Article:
This was one of the more memorable solos of Martyn’s career, during a decade when he was more interested in songwriting than making extreme guitar statements. But he sure found his Les Paul’s sweet spot on a classic cover version from Grace And Danger. Starts at around 1:28:
Excellent recent documentary ’20 Feet From Stardom’ busted the myth once and for all that backing singers aren’t ‘good’ enough to be solo artists.
In fact, the contrary is often true: they make the artist sound and look better, and there are often a myriad of reasons both professional and personal why they haven’t become headliners in their own right.
Tessa Niles is probably the UK’s most celebrated backing vocalist of the last 35 years, and her excellent new memoir lifts the lid on a distinguished career singing with David Bowie, George Harrison, Elton John, Kylie, Eric Clapton, Steve Winwood, Tina Turner, Pet Shop Boys, Annie Lennox, Gary Numan, The Police, Duran Duran, ABC, Tears For Fears and Robbie Williams.
It’s a real page-turner and ’80s guilty pleasure, a voyage through all the pop fads of the decade (and decades since) and a search for a fruitful work/life balance in the face of demanding touring schedules and family commitments.
We follow Niles’ career from her early days as factory worker, cabaret entertainer and ‘Benny Hill Show’-auditioner to the late-’70s/early-’80s London live music scene, where good, young female singers could make a decent living at the city’s many nightclubs.
She is excellent at painting a picture of this somewhat dodgy state of affairs, when a pre-New Romantic London was anything but swinging and ‘Page 3’ culture was at its peak.
But a shrewd volte face leads Tessa into the burgeoning jazz/funk scene and decent, reliable gigs with Morrissey Mullen and Incognito, plus a chance meeting with US ex-pat arranger and producer Richard Niles.
Though their subsequent marriage gives Tessa her professional surname, it also leads to some conflicts of interest when he helms her commercially-unsuccessful solo debut.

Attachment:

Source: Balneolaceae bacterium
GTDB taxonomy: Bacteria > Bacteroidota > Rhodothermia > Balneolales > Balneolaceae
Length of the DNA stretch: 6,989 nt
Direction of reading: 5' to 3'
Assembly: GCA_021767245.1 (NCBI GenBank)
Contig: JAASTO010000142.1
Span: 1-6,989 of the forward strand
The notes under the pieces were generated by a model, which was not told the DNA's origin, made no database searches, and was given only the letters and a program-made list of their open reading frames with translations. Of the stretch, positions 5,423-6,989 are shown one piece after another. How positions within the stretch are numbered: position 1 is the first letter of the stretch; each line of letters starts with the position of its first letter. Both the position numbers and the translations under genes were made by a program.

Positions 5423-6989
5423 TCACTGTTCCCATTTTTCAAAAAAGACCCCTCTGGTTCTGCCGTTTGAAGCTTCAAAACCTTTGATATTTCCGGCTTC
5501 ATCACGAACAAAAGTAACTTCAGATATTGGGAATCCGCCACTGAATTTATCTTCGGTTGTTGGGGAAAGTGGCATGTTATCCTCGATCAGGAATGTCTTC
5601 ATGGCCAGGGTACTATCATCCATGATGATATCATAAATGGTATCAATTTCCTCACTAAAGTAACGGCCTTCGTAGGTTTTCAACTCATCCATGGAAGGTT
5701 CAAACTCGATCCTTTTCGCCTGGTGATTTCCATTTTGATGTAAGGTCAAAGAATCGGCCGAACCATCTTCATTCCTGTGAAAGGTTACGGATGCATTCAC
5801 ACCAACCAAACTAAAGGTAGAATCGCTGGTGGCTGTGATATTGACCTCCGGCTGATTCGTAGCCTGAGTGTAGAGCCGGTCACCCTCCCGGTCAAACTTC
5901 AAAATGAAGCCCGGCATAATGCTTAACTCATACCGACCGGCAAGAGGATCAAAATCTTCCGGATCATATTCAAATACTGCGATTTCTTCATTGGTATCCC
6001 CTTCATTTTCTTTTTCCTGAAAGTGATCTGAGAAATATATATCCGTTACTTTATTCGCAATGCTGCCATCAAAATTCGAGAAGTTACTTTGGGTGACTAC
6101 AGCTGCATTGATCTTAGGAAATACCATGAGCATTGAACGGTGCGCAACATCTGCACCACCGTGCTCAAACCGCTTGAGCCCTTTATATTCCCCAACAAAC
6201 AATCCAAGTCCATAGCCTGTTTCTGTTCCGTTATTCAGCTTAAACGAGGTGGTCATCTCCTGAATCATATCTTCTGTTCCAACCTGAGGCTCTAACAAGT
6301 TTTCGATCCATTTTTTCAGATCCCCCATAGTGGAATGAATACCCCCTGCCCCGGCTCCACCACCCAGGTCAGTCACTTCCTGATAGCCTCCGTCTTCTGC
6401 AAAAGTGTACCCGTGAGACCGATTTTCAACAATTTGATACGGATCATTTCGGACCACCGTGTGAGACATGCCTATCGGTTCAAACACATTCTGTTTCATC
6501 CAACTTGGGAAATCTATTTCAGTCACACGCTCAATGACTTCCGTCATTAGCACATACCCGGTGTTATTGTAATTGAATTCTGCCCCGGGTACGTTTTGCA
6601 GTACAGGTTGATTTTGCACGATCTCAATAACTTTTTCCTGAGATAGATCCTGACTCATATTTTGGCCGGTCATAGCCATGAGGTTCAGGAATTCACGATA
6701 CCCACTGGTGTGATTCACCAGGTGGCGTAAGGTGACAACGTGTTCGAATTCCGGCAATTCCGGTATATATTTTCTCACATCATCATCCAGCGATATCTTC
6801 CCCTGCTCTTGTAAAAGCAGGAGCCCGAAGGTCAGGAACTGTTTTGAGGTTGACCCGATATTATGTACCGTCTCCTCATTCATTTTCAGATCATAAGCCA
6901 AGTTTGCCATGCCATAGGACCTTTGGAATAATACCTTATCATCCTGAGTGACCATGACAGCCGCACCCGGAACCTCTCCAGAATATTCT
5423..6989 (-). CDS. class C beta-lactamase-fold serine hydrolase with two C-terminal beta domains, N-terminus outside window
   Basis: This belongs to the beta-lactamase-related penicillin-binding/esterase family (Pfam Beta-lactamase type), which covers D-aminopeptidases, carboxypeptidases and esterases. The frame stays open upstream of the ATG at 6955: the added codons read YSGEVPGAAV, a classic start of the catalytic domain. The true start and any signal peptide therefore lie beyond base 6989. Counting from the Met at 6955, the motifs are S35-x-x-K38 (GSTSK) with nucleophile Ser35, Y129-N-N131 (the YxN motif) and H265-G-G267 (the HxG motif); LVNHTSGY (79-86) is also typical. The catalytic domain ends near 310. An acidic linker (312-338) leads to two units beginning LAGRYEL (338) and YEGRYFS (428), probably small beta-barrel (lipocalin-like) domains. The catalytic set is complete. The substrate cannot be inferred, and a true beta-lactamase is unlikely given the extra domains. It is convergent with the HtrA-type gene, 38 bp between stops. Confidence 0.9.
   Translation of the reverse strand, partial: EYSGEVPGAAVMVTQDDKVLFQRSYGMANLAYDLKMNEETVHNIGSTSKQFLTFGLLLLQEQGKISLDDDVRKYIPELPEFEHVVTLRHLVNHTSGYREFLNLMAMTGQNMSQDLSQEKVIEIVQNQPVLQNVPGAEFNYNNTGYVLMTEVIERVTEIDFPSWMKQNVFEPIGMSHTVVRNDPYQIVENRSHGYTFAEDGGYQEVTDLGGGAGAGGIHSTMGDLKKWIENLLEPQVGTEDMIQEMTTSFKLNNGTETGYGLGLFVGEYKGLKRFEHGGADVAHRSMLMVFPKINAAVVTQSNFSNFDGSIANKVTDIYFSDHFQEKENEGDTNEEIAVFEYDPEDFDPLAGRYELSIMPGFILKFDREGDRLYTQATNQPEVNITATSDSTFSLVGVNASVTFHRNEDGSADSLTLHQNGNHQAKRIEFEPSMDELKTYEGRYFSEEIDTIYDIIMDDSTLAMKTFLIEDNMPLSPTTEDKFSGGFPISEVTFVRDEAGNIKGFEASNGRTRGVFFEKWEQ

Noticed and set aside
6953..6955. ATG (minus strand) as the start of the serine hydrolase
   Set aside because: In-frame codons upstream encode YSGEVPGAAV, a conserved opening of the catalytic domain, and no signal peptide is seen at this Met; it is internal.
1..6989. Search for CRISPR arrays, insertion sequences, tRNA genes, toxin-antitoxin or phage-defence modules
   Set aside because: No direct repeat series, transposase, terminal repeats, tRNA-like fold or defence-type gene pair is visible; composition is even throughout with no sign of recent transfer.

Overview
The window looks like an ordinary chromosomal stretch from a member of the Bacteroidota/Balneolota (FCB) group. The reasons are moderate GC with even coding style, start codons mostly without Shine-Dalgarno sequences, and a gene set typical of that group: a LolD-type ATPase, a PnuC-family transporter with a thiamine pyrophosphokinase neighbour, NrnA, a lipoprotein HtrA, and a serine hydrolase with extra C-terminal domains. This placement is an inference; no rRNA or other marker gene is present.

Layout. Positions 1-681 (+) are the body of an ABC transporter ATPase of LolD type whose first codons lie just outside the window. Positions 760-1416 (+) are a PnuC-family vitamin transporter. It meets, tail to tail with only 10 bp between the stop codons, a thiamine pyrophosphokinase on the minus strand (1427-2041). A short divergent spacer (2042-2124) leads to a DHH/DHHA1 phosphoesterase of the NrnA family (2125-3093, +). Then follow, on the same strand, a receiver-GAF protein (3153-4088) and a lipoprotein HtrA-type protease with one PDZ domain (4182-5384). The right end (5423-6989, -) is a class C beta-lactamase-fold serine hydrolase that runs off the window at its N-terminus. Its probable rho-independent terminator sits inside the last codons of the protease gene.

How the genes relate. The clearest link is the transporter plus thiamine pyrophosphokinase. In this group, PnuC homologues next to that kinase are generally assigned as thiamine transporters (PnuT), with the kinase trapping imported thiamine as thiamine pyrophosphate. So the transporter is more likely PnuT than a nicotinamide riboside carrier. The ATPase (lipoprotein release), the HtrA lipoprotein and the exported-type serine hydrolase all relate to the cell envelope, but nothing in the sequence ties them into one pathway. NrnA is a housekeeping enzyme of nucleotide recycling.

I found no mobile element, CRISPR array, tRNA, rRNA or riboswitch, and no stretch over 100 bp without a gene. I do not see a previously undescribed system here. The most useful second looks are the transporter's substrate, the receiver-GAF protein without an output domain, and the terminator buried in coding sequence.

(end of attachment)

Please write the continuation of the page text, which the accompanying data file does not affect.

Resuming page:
But then Trevor Horn is on the blower and she is whisked into the studio to work on ABC’s ephocal Lexicon Of Love album, the beginning of a long and successful professional relationship with the uber-producer. ‘Date Stamp’ in particular shows Niles’ voice off to great effect.
From here on in, her career goes from strength to strength, but it’s not without its pitfalls: The Police’s long ‘Synchronicity’ world tour plays havoc with her vocal cords due to Sting’s insistence that she (and cohorts Dolette McDonald and Michelle Cobbs) sing in ‘full voice’ throughout, without any vibrato.
There’s also a funny anecdote about what exactly constitutes an audition for Sting.
Then of course there’s Niles’ memorable, electrifying turn alongside David Bowie at Live Aid – it’s amazing that they only had two days’ rehearsal for the ‘little gig’, as Bowie called it.
Elsewhere, there’s lots of good technical stuff about what actually constitutes a decent studio vocal performance – and also what artists and producers demand from a backing vocalist – with wicked anecdotes concerning Tina Turner’s ‘What’s Love Got To Do With It’, Steve Winwood’s ‘Roll With It’, Duran’s ‘Notorious’ and Tears For Fears’ ‘Swords And Knives’. Niles also doesn’t shy away from personal reflections about her family relationships and romances.